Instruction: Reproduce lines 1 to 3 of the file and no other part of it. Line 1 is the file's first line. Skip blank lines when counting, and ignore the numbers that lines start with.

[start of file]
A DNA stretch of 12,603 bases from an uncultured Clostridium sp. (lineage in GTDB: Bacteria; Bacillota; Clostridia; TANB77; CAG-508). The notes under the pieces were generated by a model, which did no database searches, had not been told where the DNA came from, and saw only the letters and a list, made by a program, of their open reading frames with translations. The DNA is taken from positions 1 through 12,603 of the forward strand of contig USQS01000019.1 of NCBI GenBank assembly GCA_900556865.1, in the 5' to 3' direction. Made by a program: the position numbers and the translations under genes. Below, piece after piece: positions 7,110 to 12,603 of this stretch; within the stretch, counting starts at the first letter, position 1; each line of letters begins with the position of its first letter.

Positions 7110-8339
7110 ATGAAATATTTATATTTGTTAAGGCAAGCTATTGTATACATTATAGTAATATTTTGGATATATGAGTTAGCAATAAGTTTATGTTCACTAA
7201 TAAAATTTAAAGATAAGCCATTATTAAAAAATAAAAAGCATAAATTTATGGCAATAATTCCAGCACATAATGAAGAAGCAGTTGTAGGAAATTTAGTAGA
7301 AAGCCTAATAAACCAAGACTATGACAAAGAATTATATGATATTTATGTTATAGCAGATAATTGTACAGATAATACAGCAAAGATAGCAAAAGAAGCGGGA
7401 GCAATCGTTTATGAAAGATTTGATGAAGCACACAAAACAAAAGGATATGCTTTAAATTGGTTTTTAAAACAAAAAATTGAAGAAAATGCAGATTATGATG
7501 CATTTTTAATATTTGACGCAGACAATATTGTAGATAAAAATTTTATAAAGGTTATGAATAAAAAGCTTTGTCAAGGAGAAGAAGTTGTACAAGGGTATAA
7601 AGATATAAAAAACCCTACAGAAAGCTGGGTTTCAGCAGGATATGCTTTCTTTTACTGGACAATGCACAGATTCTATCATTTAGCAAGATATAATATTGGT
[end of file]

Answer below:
A DNA stretch of 12,603 bases from an uncultured Clostridium sp. (lineage in GTDB: Bacteria; Bacillota; Clostridia; TANB77; CAG-508). The notes under the pieces were generated by a model, which did no database searches, had not been told where the DNA came from, and saw only the letters and a list, made by a program, of their open reading frames with translations. The DNA is taken from positions 1 through 12,603 of the forward strand of contig USQS01000019.1 of NCBI GenBank assembly GCA_900556865.1, in the 5' to 3' direction. Made by a program: the position numbers and the translations under genes. Below, piece after piece: positions 7,110 to 12,603 of this stretch; within the stretch, counting starts at the first letter, position 1; each line of letters begins with the position of its first letter.

Positions 7110-8339
7110 ATGAAATATTTATATTTGTTAAGGCAAGCTATTGTATACATTATAGTAATATTTTGGATATATGAGTTAGCAATAAGTTTATGTTCACTAA